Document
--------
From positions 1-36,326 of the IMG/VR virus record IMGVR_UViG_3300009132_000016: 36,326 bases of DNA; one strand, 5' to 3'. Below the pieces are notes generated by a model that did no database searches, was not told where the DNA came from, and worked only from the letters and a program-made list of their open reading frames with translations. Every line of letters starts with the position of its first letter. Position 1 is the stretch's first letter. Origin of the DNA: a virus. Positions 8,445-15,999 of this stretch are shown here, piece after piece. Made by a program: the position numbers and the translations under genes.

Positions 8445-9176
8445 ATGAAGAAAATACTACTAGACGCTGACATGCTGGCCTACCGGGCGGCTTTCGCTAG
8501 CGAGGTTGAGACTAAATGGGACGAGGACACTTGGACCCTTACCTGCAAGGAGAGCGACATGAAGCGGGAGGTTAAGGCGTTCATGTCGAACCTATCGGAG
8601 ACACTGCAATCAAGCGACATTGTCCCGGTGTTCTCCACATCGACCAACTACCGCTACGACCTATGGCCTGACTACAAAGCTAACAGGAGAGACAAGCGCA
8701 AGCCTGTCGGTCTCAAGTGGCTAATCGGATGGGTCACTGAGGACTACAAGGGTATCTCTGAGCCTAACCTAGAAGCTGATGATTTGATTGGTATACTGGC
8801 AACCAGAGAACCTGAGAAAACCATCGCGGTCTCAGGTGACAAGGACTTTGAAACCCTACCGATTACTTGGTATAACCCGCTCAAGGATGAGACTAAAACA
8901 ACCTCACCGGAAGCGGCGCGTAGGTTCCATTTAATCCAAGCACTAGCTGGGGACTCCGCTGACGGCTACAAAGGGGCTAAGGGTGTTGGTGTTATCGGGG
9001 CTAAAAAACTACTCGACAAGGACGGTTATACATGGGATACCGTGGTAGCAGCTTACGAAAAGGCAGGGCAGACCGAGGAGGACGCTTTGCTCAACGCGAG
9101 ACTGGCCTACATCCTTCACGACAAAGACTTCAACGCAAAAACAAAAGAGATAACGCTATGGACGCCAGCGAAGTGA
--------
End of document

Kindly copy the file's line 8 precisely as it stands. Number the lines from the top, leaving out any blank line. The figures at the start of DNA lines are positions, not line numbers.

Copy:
8901 ACCTCACCGGAAGCGGCGCGTAGGTTCCATTTAATCCAAGCACTAGCTGGGGACTCCGCTGACGGCTACAAAGGGGCTAAGGGTGTTGGTGTTATCGGGG